The idea of investing in your business is something every freelancer and business owner has to deal with at some point. In fact, I would venture to say it’s something we need to deal with multiple times.

It’s also a topic that is coming up a lot lately. I recently went to a lunch with a couple of fellow freelancers where the discussion of investing in our businesses came up. One of my friends was having a bit of an internal battle over debating whether she should just invest in her business or keep more money for herself.

Someone recently posed a similar question in a Facebook group I belong to. “What is a normal amount to invest in your business?” they asked. The answers were all across the board. Some people were saying “No more than 30 percent is what you should shoot for” while others were saying “I’m investing over 50 percent in my current business and it works for me.”

The reality is there is no textbook answer here. A lot of it just depends on you, your business and your current financial situation. Here how to determine how much you should invest back into your business.

Where is your business going?

A lot of people go into business without an actual plan. By having a plan – or at least some sort of idea of where you want the business to go – it will become easier to determine how much money to invest in your business and when.

For example, I knew I wanted to reach a lot of people and build multiple streams of income. Around two years into my business, I realized we needed some upgrades in order to make this happen. It came time to invest, and because I knew where I wanted to go it was easier to figure out how much money I would need to put back into the business.

Here’s another example. If you just want to remain the sole person in your business then you may not need to invest much. If you want to build a team and scale, then you will need to invest.

Trial and Error

I apologize to those of you who wanted an exact percentage of the amount of money they should invest back into your business because you’re not going to get one. The reality is there’s a whole lot of trial and error involved here.

I’ve made major investments I later regretted, but now I know not to invest in those things. I also haven’t invested enough in the right things, and once again it was just something I had to learn from experience.

One thing my accountant told me to keep in mind was to invest slowly to account for the errors. In other words, you may not want to go crazy spending money so you can allow for some wiggle room in case something doesn’t work out.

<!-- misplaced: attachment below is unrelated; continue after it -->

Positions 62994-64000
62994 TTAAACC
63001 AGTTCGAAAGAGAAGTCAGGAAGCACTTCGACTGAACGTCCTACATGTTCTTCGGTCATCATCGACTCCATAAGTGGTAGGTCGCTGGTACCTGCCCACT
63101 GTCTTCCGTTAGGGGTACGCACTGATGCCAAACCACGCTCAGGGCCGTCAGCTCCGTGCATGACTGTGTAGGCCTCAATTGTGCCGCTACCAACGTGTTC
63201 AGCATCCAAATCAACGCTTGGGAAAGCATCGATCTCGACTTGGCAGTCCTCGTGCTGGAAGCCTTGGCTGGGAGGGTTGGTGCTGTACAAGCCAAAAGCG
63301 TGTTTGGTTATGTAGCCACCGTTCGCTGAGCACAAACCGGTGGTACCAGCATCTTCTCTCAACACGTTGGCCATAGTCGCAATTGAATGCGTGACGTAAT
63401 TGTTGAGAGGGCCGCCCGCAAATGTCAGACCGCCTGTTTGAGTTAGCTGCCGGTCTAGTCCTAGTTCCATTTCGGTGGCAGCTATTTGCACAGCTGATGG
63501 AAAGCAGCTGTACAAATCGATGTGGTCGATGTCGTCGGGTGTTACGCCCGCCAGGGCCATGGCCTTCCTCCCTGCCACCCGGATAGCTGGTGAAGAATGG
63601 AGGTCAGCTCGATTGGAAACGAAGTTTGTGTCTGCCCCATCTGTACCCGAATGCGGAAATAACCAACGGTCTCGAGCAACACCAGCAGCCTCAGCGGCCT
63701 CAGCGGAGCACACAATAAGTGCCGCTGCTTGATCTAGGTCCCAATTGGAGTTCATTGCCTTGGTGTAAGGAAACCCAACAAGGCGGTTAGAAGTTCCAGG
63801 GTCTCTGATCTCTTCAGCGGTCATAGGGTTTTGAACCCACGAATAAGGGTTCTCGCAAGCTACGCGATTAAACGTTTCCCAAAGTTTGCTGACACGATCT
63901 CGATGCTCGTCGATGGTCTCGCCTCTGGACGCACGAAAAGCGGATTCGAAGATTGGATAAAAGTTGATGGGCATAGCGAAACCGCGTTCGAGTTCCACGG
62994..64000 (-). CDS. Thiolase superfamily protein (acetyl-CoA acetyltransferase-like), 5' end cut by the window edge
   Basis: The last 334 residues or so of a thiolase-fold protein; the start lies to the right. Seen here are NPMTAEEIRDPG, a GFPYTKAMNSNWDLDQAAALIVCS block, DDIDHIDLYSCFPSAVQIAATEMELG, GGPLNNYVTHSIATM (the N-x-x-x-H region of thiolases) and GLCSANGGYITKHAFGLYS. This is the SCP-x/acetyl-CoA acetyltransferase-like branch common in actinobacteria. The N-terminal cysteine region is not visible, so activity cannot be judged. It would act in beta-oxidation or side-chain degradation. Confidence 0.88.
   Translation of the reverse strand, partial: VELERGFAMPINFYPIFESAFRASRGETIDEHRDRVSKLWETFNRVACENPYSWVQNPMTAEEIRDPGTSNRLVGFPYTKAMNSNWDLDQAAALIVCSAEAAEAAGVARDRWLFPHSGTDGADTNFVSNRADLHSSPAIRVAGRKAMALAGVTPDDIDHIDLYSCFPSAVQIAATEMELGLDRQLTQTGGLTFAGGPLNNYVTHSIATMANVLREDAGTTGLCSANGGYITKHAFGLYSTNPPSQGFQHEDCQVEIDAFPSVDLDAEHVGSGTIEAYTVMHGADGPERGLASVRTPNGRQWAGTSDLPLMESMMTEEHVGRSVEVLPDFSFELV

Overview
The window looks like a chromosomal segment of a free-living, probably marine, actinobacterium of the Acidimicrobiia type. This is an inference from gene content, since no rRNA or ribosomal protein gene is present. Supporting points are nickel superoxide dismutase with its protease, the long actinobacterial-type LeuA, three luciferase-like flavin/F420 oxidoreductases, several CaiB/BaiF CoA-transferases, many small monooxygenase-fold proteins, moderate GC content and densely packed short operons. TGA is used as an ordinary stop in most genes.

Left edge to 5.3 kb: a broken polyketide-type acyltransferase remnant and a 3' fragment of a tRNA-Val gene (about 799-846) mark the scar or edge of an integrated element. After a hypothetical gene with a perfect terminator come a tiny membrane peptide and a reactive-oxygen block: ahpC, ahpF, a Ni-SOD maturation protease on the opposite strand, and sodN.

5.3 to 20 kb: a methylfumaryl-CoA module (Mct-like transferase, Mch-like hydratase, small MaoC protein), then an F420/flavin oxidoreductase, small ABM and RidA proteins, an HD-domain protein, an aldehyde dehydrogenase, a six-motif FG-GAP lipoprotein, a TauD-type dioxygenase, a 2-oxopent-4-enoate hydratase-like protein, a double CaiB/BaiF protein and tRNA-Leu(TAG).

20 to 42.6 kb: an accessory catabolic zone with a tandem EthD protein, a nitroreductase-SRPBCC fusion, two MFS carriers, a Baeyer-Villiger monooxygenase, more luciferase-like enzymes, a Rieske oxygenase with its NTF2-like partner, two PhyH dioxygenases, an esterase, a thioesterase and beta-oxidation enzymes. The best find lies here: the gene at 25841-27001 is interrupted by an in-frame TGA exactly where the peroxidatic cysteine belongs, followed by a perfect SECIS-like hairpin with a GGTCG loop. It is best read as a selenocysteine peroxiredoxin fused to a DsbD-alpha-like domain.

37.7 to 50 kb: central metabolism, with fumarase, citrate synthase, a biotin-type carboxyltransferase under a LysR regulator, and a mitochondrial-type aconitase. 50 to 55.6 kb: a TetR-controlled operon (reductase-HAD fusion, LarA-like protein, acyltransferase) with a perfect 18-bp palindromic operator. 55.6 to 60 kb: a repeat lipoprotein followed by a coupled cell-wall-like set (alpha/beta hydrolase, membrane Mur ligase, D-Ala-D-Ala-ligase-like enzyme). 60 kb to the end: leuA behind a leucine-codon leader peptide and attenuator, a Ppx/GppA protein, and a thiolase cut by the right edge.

What’s your comfort level with investing?

How much you invest back into your business may just depend on how comfortable you are investing. For example, I’m pretty risk averse and methodical with my money. I don’t make investments lightly. However, when I do decide to invest I invest big time.

This is just my process. It may not be yours. Just like you may be comfortable using credit or debt to invest in your business whereas I shudder at the idea. There are plenty of successful business owners who have done both with no issue.

The key lies in knowing where you stand in your comfort level with investing. Just like you need to know your risk tolerance when investing in the stock market, you also need to know it when investing in your business. At the end of the day, they’re both a form of investing anyway.

Once again, everyone is different here, which is why there’s no right answer.

Final Thoughts

When it comes to determining how much money you should invest in your business, there’s a lot of trial and error to find out what works for you. For this reason, it’s difficult to pin point the exact amount you should be investing. By getting clear on your business plan and checking your comfort level with investing, you’ll be able to determine what works best for you and your business.

Amanda Abella is a full-time writer who specializes in online business and finance. She's also an online business coach and the Amazon best-selling author of Make Money Your Honey.

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